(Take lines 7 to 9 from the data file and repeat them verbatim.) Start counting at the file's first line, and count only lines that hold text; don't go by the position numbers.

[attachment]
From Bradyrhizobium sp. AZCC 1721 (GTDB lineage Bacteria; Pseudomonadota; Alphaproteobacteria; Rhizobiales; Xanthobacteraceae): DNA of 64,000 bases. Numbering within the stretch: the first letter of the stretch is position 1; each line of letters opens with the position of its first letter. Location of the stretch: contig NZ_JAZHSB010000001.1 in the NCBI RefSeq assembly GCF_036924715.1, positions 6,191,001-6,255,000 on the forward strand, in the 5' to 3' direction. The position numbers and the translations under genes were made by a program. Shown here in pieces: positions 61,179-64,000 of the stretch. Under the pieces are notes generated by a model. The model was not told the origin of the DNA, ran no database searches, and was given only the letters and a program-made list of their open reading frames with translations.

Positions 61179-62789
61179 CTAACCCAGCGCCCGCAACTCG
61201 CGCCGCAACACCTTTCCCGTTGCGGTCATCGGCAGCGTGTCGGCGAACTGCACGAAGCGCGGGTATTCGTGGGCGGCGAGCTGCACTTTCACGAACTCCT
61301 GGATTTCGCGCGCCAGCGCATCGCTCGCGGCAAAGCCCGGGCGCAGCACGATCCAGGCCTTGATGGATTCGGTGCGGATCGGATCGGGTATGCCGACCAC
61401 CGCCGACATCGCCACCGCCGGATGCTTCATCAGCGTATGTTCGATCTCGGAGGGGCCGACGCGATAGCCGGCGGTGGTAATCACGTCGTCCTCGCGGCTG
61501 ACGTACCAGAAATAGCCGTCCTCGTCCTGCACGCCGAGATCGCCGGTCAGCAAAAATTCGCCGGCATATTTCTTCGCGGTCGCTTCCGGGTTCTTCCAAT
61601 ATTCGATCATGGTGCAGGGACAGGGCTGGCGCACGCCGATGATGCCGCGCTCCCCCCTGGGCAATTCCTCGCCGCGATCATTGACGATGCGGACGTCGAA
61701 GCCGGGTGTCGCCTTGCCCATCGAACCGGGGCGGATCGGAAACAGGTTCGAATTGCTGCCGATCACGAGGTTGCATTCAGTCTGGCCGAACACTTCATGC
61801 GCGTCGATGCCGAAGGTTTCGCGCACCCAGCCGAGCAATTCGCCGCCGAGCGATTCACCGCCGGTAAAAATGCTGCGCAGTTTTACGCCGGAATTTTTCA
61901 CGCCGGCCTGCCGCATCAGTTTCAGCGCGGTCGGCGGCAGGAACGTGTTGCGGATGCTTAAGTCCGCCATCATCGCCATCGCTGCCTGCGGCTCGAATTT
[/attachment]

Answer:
61501 ACGTACCAGAAATAGCCGTCCTCGTCCTGCACGCCGAGATCGCCGGTCAGCAAAAATTCGCCGGCATATTTCTTCGCGGTCGCTTCCGGGTTCTTCCAAT
61601 ATTCGATCATGGTGCAGGGACAGGGCTGGCGCACGCCGATGATGCCGCGCTCCCCCCTGGGCAATTCCTCGCCGCGATCATTGACGATGCGGACGTCGAA
61701 GCCGGGTGTCGCCTTGCCCATCGAACCGGGGCGGATCGGAAACAGGTTCGAATTGCTGCCGATCACGAGGTTGCATTCAGTCTGGCCGAACACTTCATGC